Being a landlord definitely has its perks, but there are also undeniable stresses that come along with this job as well. One of the more nerve-racking aspects of this life is dealing with tenants who don't live up to expectations. When this occurs, the lengthy process of having the tenant evicted can begin, but these scenarios don't always end the same. One possible outcome is that the tenant moves out before the court date and, in these instances, landlords need to ensure that they handle the situation correctly.
Never Make Assumptions
Even if it appears that a tenant has moved out prior to their eviction court date, it's important to not do anything based on this assumption until it's found to be 100 percent true. In fact, no action should be taken after filing for eviction until the tenant turns their keys in, and this in essence will be them turning over possession.
The problem is that, if a landlord does something like change the locks and the tenant decides to come back, the landlord could be in legal trouble. No, it's not likely that a tenant would pack all their things, move out, and then come back later. If for whatever reason they did do this, though, a landlord can face the legal repercussions of locking a tenant out of their home.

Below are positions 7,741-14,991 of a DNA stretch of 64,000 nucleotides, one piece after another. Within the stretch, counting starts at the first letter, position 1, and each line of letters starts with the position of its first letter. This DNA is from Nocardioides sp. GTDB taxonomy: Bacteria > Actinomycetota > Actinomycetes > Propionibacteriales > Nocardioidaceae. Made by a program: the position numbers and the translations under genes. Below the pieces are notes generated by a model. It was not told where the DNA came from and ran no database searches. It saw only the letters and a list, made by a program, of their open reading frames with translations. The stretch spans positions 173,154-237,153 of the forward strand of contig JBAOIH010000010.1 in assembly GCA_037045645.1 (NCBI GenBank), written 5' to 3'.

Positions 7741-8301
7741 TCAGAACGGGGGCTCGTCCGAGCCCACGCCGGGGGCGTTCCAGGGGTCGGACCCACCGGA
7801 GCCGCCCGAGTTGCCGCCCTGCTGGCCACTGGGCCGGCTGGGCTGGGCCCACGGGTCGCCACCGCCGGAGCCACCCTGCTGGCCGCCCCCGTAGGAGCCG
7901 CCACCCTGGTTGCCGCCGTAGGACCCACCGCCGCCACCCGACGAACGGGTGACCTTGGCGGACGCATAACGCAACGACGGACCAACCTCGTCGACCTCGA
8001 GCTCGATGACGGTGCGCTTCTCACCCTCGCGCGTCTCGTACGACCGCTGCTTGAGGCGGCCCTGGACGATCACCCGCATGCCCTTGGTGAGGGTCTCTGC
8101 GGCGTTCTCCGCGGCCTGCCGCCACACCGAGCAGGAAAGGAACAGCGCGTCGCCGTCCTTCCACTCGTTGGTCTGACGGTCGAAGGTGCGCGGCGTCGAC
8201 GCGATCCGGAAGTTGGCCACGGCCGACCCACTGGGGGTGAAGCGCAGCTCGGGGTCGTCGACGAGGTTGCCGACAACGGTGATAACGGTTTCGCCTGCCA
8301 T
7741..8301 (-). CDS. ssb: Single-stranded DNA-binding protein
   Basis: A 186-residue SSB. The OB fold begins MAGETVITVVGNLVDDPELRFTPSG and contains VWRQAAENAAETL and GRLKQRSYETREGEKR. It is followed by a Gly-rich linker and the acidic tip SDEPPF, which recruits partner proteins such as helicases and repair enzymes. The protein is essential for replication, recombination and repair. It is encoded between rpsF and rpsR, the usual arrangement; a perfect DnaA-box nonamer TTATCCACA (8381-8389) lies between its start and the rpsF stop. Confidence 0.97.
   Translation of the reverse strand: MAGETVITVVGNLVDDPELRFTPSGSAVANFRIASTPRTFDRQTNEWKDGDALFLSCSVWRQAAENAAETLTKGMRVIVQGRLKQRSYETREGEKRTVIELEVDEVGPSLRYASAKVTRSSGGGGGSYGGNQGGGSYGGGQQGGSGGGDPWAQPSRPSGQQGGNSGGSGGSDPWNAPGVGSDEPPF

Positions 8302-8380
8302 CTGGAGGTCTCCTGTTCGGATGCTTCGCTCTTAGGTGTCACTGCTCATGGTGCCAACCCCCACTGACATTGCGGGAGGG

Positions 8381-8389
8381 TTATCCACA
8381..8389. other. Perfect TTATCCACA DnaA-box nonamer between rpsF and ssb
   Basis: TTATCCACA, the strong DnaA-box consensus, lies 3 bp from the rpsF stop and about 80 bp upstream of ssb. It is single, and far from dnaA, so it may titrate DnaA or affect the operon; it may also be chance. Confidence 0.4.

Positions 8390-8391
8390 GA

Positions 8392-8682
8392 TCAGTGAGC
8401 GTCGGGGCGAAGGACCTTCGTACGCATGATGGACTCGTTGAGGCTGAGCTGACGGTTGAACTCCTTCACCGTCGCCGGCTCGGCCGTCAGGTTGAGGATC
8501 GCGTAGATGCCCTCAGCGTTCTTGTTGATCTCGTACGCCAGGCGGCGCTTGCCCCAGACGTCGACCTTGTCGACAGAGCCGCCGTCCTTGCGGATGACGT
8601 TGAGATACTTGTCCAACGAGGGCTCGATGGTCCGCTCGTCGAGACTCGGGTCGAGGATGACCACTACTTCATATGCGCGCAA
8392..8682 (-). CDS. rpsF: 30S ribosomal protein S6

This definitely seems unfair, but it's always better to be safe than sorry. A landlord who has gone a certain amount of time without rent payments or their property can survive financially until at least their court date.
Consider Other Legal Options
In cases where a tenant does turn over possession of a rental, it doesn't mean they're off the hook. If back rent, future rent, or damages are owed, for instance, a landlord can still sue for these payments. Fortunately, there are a variety of legal forms that can be found online to handle just about any potential contingency.
Of course, the landlord may need to dismiss their original case and file a new one. This can vary by locale. It's important to consider, though, whether seeking damages is really worth the trouble. Many landlords have found doing this to be financially draining since it often ends in a judgment against a person who has no assets.
Don't Miss Court
Yes, it seems like it would be pointless to show up to court when a tenant has vacated the property. If that tenant hasn't turned over possession, though, everything isn't said and done. In fact, if the tenant then sneakily shows up to court and the landlord doesn't, a judge will throw out the eviction case by not issuing a writ.
In court, the landlord can ask for a default judgment and then go about making their property suitable for rent. Even in cases where the tenant has turned over their keys, it's not a bad idea to still go to court and not cancel the date. This will ensure that the tenant is officially evicted, and no other problems should arise related to this issue later.
The complexities of acting as a property manager run deep, but they should never dissuade a person from enjoying the task. While issues such as the aforementioned may arise, the law will often work them out in a positive manner. Simply understanding how these situations work is often enough to make them go more smoothly.
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